New York, July 2: In what appears to be a final week of lobbying before tabling the Indo-German-Japanese-Brazilian resolution on Security Council reform, battle lines have been drawn in the General Assembly on the bid by India and others for permanent places at the UN’s high table.
The UN ambassadors of India, Germany, Japan and Brazil ' the Group of Four (G4) ' last night met Gabonese foreign minister Jean Ping, the General Assembly president, to discuss the time table for tabling their resolution and the procedure for voting.
They are now required to formally hand over a copy of their resolution to the General Assembly’s secretariat.
They are expected to do this immediately after the long weekend here, necessitated by the American Independence Day on July 4.
Two days before an African Union summit opens in Libya, there is no consensus in Africa on which countries should fill the two African seats in the Security Council, proposed in the G4 resolution.
Seven countries are in the race for the two slots, but G4 diplomats here said this would not affect present plans to table the resolution.
They expect Africans to vote for the resolution and then continue negotiating among themselves on who should fill the two slots.
According to the G4 draft, countries wishing to enter the Security Council are not required to convey their intention to the General Assembly for several weeks after their resolution is passed. A second vote electing these countries will take place much later.
In the clearest signal yet, that the G4 is prepared to take on its detractors head on in the General Assembly, India’s ambassador to the UN, Nirupam Sen, yesterday attacked China and the US for the first time since Security Council expansion took the centre-stage at the UN headquarters here.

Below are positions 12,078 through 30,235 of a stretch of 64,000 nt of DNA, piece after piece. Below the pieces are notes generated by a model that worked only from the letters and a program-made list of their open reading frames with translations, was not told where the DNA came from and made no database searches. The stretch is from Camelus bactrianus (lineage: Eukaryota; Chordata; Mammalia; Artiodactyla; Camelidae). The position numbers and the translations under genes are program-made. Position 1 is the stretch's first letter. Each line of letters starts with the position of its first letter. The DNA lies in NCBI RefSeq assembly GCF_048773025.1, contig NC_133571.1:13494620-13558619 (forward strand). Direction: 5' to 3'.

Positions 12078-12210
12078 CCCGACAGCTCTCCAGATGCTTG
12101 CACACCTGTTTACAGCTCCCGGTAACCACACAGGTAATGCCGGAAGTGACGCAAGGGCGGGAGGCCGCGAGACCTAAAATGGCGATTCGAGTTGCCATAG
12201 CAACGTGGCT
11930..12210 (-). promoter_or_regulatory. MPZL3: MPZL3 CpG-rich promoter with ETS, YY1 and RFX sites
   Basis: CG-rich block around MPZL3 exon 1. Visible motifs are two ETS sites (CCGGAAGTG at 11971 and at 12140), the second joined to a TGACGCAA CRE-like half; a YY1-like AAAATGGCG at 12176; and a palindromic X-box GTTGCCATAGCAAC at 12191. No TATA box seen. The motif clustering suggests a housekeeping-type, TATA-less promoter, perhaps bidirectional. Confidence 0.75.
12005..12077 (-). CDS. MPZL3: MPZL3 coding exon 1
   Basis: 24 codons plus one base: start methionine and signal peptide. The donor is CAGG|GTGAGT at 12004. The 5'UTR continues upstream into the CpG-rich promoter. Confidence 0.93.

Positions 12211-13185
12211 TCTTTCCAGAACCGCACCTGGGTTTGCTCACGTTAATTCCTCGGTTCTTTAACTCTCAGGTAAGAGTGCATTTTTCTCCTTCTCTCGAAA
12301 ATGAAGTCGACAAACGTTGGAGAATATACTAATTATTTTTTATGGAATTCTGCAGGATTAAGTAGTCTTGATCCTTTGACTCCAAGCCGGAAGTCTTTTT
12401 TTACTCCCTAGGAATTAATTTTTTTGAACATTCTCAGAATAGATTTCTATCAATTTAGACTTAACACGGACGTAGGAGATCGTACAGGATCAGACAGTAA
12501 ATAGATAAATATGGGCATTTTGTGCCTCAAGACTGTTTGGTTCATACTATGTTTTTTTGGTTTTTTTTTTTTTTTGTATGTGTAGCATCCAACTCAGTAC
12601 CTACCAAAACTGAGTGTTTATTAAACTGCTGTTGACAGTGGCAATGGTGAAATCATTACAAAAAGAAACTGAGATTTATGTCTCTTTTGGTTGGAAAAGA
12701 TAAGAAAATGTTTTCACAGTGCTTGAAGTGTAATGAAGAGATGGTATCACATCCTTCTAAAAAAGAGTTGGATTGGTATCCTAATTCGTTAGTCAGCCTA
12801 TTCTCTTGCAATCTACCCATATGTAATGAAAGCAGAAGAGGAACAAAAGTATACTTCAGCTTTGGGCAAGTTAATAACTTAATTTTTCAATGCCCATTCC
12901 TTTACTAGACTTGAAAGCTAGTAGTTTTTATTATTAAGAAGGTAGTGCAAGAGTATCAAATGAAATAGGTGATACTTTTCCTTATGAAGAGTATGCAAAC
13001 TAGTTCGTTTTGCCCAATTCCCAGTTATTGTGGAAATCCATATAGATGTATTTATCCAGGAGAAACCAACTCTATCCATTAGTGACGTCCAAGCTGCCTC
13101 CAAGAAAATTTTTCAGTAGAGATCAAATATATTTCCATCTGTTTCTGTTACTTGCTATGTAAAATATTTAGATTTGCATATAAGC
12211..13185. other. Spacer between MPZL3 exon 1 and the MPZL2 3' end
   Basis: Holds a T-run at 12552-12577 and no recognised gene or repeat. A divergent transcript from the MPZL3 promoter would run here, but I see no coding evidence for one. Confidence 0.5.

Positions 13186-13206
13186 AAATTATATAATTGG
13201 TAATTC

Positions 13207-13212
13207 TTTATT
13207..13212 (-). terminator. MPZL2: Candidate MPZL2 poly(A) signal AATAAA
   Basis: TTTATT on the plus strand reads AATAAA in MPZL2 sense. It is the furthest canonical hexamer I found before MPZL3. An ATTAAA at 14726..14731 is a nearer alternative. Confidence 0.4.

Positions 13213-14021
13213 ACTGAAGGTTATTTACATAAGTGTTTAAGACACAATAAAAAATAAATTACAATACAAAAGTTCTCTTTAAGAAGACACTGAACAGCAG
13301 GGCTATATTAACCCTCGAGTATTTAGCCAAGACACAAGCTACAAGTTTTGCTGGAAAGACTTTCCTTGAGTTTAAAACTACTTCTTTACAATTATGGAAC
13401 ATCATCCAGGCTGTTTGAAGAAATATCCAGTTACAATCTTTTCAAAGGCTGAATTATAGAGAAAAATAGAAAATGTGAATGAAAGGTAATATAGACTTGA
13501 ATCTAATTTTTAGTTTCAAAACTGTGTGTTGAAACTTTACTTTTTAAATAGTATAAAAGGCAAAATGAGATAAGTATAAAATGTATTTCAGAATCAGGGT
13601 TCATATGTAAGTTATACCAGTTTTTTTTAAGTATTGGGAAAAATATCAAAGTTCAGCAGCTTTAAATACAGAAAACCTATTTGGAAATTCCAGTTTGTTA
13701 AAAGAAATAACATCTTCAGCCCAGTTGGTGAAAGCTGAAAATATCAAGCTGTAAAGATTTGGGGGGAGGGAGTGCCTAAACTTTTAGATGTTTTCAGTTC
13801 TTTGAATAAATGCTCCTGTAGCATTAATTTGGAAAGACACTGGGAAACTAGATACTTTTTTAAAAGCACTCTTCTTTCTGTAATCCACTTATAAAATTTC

“A country that displaced another through a vote proposes consensus for others; after winning the vote by a bare majority, it proposes very much above a two-third majority for others,” Sen said of China without mentioning the People’s Republic by name.
This was a reference to Beijing’s successful bid nearly a quarter century ago to replace Taiwan as a permanent member of the Security Council.
“It talks of the participation of developing countries but blocks their real everyday participation through expansion of permanent membership leading to improved working methods involving their participation in subsidiary bodies of the Security Council", Sen told the General Assembly, which was taken by surprise by the G4 decision to confront permanent members, who are opposed to their resolution, instead of more negotiations.
Sen obliquely warned China of a collective backlash from developing countries on trade issues ' in which China has a huge stake ' if Beijing acted against the collective will of the Third World in the General Assembly.
“In its eagerness to carry the burden of developing countries alone, even when it is not always able to do so, it has forgotten that in G20 in the WTO it is several developing countries acting together that are able to defend their economic interests.”
Sen’s gloves were off in unnamed references to the US too. “The campaign of one permanent member is dividing the developing countries. The proposals of the other, irrespective of good intentions, would have the effect of dividing region from region and country from country.”
He quoted from the Bible in a stinging rebuke. “Pride compasses them about as a chain and violence as a garment.”
Sen provided a clue to the G4 strategy from now on in dealing with its opponents such as China, the US and the “coffee club”, which includes Pakistan and Italy, when he spoke of their alternative proposals.
“Since none of these proposals has a two-thirds majority behind it, they seem to be looking not for truth but for effect, not for change but the status quo, not for reform but its prevention.”